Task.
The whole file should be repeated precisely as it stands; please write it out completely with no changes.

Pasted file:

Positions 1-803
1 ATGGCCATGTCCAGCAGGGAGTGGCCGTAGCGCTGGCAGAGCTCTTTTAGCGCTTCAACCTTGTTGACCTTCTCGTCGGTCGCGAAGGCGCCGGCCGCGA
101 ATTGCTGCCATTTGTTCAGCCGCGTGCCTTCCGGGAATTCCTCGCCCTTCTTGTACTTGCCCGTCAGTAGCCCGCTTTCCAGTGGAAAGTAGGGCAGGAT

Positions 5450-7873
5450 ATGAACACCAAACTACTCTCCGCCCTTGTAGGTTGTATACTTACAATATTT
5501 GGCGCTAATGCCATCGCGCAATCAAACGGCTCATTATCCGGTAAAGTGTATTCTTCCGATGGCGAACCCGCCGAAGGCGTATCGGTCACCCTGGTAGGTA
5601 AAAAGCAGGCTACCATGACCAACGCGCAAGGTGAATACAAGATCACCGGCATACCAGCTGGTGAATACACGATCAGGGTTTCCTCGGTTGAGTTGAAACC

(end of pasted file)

Positions 1-803
1 ATGGCCATGTCCAGCAGGGAGTGGCCGTAGCGCTGGCAGAGCTCTTTTAGCGCTTCAACCTTGTTGACCTTCTCGTCGGTCGCGAAGGCGCCGGCCGCGA
101 ATTGCTGCCATTTGTTCAGCCGCGTGCCTTCCGGGAATTCCTCGCCCTTCTTGTACTTGCCCGTCAGTAGCCCGCTTTCCAGTGGAAAGTAGGGCAGGAT

Positions 5450-7873
5450 ATGAACACCAAACTACTCTCCGCCCTTGTAGGTTGTATACTTACAATATTT
5501 GGCGCTAATGCCATCGCGCAATCAAACGGCTCATTATCCGGTAAAGTGTATTCTTCCGATGGCGAACCCGCCGAAGGCGTATCGGTCACCCTGGTAGGTA
5601 AAAAGCAGGCTACCATGACCAACGCGCAAGGTGAATACAAGATCACCGGCATACCAGCTGGTGAATACACGATCAGGGTTTCCTCGGTTGAGTTGAAACC